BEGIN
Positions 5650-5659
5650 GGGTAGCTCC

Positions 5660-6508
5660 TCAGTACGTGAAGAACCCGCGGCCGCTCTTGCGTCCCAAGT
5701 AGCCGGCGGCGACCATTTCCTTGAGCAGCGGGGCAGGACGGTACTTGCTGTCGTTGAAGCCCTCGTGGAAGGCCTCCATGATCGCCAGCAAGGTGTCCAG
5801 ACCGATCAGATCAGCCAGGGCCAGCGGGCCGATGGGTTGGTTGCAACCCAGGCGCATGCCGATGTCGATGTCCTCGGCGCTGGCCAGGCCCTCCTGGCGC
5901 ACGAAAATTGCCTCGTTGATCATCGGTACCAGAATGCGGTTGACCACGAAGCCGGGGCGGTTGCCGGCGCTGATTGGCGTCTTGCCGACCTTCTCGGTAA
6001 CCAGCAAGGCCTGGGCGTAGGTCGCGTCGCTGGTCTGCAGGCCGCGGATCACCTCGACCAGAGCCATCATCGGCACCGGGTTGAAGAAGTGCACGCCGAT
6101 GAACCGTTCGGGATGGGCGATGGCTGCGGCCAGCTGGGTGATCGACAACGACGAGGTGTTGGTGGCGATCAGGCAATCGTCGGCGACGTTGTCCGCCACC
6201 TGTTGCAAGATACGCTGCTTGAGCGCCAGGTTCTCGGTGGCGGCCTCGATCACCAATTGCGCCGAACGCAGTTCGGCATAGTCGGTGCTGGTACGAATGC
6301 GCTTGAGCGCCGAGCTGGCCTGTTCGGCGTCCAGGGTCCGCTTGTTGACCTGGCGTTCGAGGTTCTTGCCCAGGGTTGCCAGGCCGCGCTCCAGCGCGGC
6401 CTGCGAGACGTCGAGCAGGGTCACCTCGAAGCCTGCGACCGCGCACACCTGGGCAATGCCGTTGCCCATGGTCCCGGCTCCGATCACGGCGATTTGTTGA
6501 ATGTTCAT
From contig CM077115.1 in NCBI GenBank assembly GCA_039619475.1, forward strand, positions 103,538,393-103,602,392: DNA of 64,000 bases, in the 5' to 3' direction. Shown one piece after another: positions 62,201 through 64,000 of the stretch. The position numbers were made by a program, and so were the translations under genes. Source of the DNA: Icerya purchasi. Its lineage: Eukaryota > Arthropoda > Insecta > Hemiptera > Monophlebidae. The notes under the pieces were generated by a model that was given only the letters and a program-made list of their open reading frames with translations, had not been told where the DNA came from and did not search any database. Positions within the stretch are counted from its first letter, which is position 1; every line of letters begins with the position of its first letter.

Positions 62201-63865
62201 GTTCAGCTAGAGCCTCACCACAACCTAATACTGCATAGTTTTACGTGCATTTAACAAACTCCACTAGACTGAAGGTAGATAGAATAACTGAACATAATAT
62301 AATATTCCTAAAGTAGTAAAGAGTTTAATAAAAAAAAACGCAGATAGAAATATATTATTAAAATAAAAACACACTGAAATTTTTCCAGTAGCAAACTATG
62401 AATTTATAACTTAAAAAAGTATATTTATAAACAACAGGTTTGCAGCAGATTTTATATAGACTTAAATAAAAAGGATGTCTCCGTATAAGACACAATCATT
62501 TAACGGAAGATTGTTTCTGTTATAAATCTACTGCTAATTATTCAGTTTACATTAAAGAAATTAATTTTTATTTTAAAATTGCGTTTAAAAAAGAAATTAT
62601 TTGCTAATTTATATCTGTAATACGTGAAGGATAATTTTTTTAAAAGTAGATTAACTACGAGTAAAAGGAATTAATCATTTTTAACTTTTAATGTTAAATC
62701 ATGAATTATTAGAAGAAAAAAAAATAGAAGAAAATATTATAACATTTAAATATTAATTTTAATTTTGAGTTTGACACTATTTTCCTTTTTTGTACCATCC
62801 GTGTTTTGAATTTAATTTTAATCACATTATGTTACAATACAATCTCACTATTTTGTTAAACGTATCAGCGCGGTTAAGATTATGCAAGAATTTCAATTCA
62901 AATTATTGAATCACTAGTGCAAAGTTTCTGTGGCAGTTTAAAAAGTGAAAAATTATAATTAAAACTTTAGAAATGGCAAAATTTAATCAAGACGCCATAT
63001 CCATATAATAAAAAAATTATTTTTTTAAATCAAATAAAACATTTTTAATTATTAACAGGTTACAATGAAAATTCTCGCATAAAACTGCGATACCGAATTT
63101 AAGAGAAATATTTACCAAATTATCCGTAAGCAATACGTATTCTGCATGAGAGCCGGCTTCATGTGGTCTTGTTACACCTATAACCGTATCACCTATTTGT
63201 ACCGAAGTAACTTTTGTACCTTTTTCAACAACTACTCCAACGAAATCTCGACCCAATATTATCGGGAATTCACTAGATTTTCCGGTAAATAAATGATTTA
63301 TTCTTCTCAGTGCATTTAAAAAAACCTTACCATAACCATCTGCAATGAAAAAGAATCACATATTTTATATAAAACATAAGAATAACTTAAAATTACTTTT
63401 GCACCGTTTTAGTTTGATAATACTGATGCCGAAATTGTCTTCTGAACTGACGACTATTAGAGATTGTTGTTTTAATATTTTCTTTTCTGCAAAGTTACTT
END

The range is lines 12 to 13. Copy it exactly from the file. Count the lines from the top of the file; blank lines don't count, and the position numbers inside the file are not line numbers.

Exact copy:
6401 CTGCGAGACGTCGAGCAGGGTCACCTCGAAGCCTGCGACCGCGCACACCTGGGCAATGCCGTTGCCCATGGTCCCGGCTCCGATCACGGCGATTTGTTGA
6501 ATGTTCAT